Biden Publicly Apologizes For Trump’s Withdrawal From Paris Climate Agreement

GLASGOW, SCOTLAND - NOVEMBER 01: U.S. President Joe Biden speaks during the opening ceremony of the UN Climate Change Conference COP26 at SECC on November 1, 2021 in Glasgow, United Kingdom. World Leaders attending C... GLASGOW, SCOTLAND - NOVEMBER 01: U.S. President Joe Biden speaks during the opening ceremony of the UN Climate Change Conference COP26 at SECC on November 1, 2021 in Glasgow, United Kingdom. World Leaders attending COP26 are under pressure to agree measures to deliver on emission reduction targets that will lead the world to net-zero by 2050. Other goals of the summit are adapting to protect communities and natural habitats, mobilising $100billion in climate finance per year and get countries working together to meet the challenges of the climate crisis. (Photo by Yves Herman - WPA Pool/Getty Images) MORE LESS
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November 1, 2021 1:30 p.m.

President Biden offered an apology during the U.N. climate conference for former President Trump’s move to withdraw the U.S. from the Paris climate change agreement.

Speaking in Glasgow, Scotland on Monday with other world leaders, the President expressed remorse for his predecessor’s decision.

“I guess I shouldn’t apologize, but I do apologize for the fact that the United States — the last administration — pulled out of the Paris Accords and put us sort of behind the 8 ball,” Biden said.

Upon entering office on Jan. 20, Biden signed an executive order to have the U.S. re-enter the Paris climate accord, the largest international effort to date aimed at curbing climate change, and one that the U.S. played a key role in negotiating while Biden was vice president.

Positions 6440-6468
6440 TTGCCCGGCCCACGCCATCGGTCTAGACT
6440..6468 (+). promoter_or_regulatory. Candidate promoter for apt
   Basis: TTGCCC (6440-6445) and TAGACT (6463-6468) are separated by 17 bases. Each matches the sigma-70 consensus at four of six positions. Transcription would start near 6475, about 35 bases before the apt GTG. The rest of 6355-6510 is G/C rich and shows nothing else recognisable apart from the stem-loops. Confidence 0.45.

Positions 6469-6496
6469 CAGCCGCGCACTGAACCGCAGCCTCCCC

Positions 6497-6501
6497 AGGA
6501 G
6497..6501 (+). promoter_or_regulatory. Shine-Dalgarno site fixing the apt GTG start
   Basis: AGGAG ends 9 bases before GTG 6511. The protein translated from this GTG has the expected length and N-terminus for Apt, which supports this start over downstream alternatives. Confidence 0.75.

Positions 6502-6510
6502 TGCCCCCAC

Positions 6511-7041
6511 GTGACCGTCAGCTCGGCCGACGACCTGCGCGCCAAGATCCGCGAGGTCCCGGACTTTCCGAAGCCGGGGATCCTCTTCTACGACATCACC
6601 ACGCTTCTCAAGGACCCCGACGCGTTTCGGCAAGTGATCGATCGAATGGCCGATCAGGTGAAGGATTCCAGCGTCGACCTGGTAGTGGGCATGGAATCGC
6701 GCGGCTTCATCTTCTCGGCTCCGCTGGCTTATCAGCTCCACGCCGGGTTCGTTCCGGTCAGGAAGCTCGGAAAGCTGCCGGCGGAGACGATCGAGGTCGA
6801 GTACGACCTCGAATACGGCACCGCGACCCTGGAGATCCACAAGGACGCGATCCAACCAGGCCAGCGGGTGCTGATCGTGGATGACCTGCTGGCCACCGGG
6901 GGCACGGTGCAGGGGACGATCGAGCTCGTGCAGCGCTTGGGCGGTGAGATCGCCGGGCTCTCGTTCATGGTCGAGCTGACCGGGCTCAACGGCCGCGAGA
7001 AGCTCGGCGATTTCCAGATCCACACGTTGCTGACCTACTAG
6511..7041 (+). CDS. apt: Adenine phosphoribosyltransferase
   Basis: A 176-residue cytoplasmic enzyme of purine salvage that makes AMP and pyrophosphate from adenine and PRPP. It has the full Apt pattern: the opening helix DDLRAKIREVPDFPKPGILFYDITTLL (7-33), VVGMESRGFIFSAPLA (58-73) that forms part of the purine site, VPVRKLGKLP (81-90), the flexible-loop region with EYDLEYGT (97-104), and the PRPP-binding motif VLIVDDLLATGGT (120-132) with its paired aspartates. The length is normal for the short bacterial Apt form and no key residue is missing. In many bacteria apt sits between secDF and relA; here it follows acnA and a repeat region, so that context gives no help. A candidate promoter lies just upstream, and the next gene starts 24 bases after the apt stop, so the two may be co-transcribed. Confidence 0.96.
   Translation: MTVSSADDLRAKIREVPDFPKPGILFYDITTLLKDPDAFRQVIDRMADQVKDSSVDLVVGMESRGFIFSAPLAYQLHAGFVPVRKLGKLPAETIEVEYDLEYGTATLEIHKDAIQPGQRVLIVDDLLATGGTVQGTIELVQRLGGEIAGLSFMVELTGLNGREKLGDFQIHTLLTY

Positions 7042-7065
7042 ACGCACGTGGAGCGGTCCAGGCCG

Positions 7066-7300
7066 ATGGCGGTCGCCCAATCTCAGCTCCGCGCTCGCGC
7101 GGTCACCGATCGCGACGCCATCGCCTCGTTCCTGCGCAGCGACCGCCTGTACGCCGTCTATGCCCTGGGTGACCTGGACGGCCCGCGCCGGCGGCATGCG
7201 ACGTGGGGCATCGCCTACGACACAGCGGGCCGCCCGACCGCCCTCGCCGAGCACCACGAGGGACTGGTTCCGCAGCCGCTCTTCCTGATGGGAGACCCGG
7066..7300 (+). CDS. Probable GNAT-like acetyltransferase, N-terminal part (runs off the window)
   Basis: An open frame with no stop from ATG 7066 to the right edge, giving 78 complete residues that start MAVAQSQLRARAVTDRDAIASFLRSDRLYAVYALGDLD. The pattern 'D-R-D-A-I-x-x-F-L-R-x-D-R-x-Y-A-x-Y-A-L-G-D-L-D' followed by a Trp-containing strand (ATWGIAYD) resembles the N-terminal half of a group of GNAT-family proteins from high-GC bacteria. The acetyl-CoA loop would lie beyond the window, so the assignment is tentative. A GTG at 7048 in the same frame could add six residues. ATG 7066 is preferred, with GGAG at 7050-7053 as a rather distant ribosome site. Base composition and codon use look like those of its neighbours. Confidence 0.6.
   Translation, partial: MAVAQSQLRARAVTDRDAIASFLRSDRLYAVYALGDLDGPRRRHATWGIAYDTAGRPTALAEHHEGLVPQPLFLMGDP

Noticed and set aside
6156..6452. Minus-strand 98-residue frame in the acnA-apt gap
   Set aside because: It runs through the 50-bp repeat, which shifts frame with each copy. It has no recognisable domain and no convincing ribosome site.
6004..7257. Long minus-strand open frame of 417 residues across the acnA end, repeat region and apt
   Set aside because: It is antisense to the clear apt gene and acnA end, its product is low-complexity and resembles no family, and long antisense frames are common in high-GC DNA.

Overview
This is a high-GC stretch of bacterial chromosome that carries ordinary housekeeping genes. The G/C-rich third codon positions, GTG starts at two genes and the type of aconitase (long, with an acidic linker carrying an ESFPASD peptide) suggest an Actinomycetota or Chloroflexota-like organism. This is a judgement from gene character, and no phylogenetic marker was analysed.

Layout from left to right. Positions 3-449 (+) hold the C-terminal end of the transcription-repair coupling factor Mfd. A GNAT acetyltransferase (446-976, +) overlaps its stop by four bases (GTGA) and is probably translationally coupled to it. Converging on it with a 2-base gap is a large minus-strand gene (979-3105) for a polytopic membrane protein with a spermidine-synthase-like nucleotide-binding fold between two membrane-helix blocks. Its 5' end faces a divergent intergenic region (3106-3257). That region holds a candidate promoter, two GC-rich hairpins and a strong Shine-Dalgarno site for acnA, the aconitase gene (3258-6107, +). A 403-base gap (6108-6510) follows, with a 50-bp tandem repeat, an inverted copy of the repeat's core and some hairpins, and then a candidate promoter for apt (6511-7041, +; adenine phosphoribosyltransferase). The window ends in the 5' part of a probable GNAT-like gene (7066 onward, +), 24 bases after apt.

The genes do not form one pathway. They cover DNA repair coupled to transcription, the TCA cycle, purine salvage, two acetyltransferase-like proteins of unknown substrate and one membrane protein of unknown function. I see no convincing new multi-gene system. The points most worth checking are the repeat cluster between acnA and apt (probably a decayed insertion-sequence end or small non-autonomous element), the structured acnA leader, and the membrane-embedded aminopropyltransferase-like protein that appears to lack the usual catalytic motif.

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Soon after he was elected, Trump initiated the process of withdrawing the U.S. from the agreement. There was a four-year waiting period before the the U.S.’s exit was formalized, and the country officially withdrew from the accord late last year, becoming the sole country out of nearly 200 signatories to pull out.

Biden’s latest remarks at the COP26 climate summit reaffirmed his commitment to reducing greenhouse gas emissions by 50% to 52% by 2030 when compared to 2005 levels. They came on the heels of the President announcing the framework of the Build Back Better package last week, which reiterated his commitment to cutting down greenhouse gas pollution by 2030 as well the creation of a new Civilian Climate Corps to provide jobs that help conserve public lands in addition to addressing climate change.

The framework, however, did not include the Clean Electricity Performance Program (CEPP) or a methane fee, two mechanisms for fining polluting industries that Sen. Joe Manchin (D-WV) had taken issue with.

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